an encyclopedic knowledge the brewing process. A process, incidentally, which is far more complex than hat for making wine. I don’t think any of that is in any way necessary to enjoy great beer. So are these highly priced beers any better than the stuff we pay £3 a pint for? I’m guessing they’re not but as Full Pints doesn’t have a research budget I can only go within my own limited experience and say that that anything I have tried from the ‘premium’ end of the market has been rather disappointing. Essentially I have never had any beer out of champagne bottle that has tasted any better than would had it been bottleconditioned in a 500ml or pint bottle or, of course, sold from a cask. There are also breweries where the entire product lines are positioned as ‘premium’ and prices are charged accordingly. I don’t know any pubs where I can regularly buy beers from such breweries. Yet while it would be nice to have those beers more widely available, I don’t really feel I’m missing out on anything. For every ‘premium’ product I cannot buy there are scores of regular beers that keep me more than satisfied. It concerns me greatly that beer being positioned as ‘premium’, leads people away from what we all know to be the best beer around, a well served pint of cask ale. But perhaps I should not allow myself to be too troubled. We have, after all, seen this sort of thing before. Remember the 1980s? Premium pricing for Bud, Red Stripe, Schlitz and something called Crucial Brew. Perhaps the premium fad will be over before you can say “style over substance.”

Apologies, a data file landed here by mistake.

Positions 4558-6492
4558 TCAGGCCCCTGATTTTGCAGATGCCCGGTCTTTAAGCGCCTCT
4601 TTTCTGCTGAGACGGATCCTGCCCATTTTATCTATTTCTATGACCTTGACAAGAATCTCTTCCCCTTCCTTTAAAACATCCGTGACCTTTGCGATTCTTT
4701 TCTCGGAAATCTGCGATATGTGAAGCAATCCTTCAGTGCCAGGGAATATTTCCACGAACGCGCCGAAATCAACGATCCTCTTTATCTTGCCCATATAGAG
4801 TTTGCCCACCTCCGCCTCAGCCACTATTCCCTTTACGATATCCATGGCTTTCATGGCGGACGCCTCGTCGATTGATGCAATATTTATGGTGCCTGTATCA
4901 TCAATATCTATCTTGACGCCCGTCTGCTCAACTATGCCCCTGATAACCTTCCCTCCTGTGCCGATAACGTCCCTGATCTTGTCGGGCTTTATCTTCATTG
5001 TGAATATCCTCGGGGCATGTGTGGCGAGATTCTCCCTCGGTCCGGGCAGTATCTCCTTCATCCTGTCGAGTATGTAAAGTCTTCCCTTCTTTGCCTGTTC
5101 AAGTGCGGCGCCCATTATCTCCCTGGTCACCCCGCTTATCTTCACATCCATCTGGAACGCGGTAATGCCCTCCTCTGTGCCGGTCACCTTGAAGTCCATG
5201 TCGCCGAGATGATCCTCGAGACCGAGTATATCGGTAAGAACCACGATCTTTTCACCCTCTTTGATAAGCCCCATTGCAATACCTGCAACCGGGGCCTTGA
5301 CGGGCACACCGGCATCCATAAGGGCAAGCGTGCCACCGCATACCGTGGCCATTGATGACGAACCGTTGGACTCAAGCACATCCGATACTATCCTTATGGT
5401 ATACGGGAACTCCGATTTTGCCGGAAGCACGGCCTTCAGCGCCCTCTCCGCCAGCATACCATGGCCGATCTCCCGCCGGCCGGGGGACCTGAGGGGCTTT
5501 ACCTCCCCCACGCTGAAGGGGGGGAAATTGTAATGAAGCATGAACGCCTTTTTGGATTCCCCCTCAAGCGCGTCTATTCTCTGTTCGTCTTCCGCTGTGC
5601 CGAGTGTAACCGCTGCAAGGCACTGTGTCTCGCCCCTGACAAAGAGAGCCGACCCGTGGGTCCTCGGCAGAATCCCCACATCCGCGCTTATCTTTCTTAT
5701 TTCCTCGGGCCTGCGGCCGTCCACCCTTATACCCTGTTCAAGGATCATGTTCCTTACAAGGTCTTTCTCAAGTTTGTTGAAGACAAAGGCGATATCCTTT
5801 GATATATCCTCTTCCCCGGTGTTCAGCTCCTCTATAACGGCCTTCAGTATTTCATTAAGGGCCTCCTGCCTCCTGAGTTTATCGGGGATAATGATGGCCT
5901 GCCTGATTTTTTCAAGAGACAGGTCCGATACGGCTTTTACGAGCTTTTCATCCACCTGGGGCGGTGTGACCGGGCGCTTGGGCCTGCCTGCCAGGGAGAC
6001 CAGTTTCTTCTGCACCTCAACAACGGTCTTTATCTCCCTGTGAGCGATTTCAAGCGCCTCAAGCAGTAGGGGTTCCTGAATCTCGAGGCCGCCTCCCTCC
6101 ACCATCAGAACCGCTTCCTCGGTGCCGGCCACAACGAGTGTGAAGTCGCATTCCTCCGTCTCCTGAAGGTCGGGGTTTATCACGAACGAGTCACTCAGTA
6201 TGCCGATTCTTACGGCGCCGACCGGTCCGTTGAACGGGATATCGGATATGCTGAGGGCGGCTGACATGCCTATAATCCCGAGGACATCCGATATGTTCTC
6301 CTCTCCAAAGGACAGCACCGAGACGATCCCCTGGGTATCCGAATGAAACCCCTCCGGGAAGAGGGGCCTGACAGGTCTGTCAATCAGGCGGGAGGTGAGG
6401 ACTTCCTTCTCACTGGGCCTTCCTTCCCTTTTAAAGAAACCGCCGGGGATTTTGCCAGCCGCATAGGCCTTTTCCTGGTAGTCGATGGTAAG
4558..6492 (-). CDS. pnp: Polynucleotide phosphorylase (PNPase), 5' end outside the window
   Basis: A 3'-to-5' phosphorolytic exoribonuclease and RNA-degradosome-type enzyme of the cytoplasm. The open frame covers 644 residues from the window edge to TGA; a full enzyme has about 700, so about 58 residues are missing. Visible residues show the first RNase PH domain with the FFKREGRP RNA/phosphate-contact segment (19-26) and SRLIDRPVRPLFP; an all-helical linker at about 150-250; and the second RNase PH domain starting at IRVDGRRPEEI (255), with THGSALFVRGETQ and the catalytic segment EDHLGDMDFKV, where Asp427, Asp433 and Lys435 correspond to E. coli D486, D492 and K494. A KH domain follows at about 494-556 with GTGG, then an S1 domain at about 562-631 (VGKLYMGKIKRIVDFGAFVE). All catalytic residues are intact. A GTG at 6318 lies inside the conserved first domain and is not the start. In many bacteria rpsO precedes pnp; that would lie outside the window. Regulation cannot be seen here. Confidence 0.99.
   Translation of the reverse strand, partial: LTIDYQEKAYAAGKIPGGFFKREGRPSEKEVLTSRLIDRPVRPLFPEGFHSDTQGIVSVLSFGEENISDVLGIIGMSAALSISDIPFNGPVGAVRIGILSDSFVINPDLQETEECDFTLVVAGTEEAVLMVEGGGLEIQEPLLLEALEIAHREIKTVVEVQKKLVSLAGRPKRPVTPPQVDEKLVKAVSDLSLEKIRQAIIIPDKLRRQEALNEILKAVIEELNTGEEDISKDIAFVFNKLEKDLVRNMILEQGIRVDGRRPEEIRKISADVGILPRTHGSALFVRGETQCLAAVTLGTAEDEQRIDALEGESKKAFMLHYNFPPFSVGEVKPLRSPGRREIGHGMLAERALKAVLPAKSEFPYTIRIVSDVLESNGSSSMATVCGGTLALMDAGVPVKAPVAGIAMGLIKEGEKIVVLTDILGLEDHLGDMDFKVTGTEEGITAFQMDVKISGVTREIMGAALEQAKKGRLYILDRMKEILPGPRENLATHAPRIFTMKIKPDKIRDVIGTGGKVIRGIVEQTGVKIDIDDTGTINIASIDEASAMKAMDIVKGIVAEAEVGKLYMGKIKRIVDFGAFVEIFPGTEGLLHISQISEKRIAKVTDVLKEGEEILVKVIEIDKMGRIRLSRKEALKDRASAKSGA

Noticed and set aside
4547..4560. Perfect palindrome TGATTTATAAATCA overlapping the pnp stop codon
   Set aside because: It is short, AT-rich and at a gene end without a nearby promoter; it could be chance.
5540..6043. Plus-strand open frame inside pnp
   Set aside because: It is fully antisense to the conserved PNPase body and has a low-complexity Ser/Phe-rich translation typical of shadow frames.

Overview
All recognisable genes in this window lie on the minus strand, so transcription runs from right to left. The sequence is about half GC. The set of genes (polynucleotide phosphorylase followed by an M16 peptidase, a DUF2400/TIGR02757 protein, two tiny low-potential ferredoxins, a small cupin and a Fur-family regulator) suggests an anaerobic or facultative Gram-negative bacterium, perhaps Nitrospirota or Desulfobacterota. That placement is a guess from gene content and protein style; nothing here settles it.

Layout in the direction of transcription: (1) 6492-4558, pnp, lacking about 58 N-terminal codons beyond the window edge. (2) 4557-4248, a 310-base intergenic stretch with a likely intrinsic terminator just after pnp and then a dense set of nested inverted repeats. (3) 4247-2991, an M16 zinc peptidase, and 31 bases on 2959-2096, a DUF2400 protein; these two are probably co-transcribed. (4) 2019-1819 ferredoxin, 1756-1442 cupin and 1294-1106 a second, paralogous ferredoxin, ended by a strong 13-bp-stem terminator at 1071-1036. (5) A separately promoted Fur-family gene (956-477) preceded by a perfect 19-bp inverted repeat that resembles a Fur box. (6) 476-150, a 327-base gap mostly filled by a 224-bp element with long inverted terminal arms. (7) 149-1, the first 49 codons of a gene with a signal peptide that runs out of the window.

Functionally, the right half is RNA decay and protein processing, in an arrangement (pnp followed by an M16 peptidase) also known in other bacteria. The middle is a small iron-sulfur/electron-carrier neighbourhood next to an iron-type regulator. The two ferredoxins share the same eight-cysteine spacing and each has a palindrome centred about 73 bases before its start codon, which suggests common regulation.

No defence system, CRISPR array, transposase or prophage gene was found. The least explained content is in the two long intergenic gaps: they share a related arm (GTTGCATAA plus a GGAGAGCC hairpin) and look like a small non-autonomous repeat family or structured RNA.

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steampacketinn@btconnect.com

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At Sulwath Brewers, we give you the chance to see the craft of brewing in action, and to taste our speciality ales, at our fully-licensed brewery tap visitor centre.

Open Mon-Sat 10am until 5pm Off-sales also available

The Brewery, King Street Castle Douglas DG7 1DT www.sulwathbrewers.co.uk

Telephone: 01556 504525 28


Full Pints Volume 15 Issue 1